Yamataya v. Fisher
This case presents some questions arising under the act of Congress relating to the exclusion of certain classes of alien immigrants.
On the 11th day of July, 1901, appellant, a subject of Japan, landed at the port of Seattle, Washington; and on or about July 15th, 1901, the appellee, an immigrant inspector of the United States, having instituted an investigation into the circumstances of her entering the United States, decided that she came here in violation of law, in that she was a pauper and a person likely to become a public charge,-aliens of that class being excluded altogether from this country by the act of March 3d, 1891 (26 Stat. at L. 1085, chap. 551, U.S.C.omp. Stat. 1901, p. 1294).
The evidence obtained by the inspector was transmitted to the Secretary of the Treasury, who, under date of July 23d, 1901, issued a warrant addressed to the immigrant inspector at Seattle, reciting that the appellant had come into the United States contrary to the provisions of the above act of 1891, and ordering that she be taken into custody and returned to Japan at the expense of the vessel importing her.
The inspector being about to execute this warrant, an application was presented in behalf of the appellant to the district court of the United States for the district of Washington, northern division, for a writ of habeas corpus. The application alleged that the imprisonment of the petitioner was unlawful, and that she did not come here in violation of the act of 1891, or of any other law of the United States relating to the exclusion of aliens.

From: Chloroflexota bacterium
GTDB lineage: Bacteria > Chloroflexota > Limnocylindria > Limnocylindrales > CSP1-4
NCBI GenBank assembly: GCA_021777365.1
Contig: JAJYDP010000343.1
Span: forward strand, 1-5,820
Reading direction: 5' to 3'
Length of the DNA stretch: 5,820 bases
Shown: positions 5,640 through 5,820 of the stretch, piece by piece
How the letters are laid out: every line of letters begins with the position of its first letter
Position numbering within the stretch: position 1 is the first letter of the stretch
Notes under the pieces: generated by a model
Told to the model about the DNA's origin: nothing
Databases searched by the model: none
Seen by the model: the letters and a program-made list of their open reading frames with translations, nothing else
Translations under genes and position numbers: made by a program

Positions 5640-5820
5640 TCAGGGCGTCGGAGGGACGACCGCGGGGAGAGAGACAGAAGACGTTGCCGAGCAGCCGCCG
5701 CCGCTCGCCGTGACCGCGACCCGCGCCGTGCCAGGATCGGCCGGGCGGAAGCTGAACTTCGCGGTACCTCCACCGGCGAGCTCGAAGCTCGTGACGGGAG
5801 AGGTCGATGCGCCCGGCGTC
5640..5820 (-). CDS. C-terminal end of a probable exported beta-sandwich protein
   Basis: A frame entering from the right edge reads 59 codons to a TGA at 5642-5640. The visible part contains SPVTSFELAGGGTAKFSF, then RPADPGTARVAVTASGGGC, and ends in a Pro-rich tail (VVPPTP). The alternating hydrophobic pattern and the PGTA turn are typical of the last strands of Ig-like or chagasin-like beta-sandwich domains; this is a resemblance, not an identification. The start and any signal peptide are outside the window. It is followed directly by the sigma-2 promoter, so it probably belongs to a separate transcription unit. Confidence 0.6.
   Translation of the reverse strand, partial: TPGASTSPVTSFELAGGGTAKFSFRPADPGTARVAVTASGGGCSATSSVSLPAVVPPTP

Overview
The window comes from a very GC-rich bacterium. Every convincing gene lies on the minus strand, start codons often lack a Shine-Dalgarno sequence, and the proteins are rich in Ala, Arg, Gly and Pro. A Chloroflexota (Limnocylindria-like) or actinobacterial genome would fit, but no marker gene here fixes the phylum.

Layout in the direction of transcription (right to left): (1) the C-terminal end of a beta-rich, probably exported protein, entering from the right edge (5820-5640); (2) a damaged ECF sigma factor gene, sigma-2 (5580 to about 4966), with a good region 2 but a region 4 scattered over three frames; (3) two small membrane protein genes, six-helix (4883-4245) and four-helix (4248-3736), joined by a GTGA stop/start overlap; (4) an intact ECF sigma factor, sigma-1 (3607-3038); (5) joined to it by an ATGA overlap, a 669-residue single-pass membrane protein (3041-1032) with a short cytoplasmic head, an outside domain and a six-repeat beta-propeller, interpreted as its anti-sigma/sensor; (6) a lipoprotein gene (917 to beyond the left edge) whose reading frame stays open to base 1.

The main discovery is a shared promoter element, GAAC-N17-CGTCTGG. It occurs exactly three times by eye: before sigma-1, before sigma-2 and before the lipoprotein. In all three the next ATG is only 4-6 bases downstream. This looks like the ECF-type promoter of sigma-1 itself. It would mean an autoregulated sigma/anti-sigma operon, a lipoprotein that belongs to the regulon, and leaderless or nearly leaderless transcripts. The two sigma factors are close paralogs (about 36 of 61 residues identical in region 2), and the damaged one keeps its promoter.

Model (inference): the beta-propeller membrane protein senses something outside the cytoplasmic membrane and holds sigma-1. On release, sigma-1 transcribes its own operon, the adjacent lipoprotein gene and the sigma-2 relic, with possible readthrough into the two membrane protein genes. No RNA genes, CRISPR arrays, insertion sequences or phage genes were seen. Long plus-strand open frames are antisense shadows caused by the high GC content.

The writ having been issued, a return was made by the inspector, stating that he had found upon due investigation and the admissions of the appellant that she was a pauper and a person likely to become a public charge, and had 'surreptitiously, clandestinely, unlawfully, and without any authority come into the United States;' that, 'in pursuance of said testimony, admissions of the petitioner, Kaoru Yamataya, evidence, facts, and circumstances,' he had decided that she had no right to be within the territory of the United States, and was a proper person for deportation; all which he reported to the proper officers of the government, who confirmed his decision, and thereupon the Secretary of the Treasury issued his warrant, requiring the deportation of the appellant. That warrant was produced and made part of the return.
The return of the inspector was traversed, the traverse admitting that the inspector had investigated the case of the petitioner, and had made a finding that she had illegally come into this country, but alleging that the investigation was a 'pretended' and an inadequate one; that she did not understand the English language, and did not know at the time that such investigation was with a view to her deportation from the country; and that the investigation was carried on without her having the assistance of counsel or friends, or an opportunity to show that she was not a pauper or likely to become a public charge. The traverse alleged that the petitioner was not in the United States in violation of law.
A demurrer to the traverse was sustained, the writ of habeas corpus was dismissed, and the appellant was remanded to the custody of the inspector. From that order the present appeal was prosecuted.
Messrs. Vere Goldthwaite, Harold Preston, and Walter A. Keene for appellant.
[Argument of Counsel from pages 88-92 intentionally omitted]
Assistant Attorney General Hoyt for appellee.
[Argument of Counsel from pages 92-94 intentionally omitted]
Mr. Justice Harlan delivered the opinion of the court: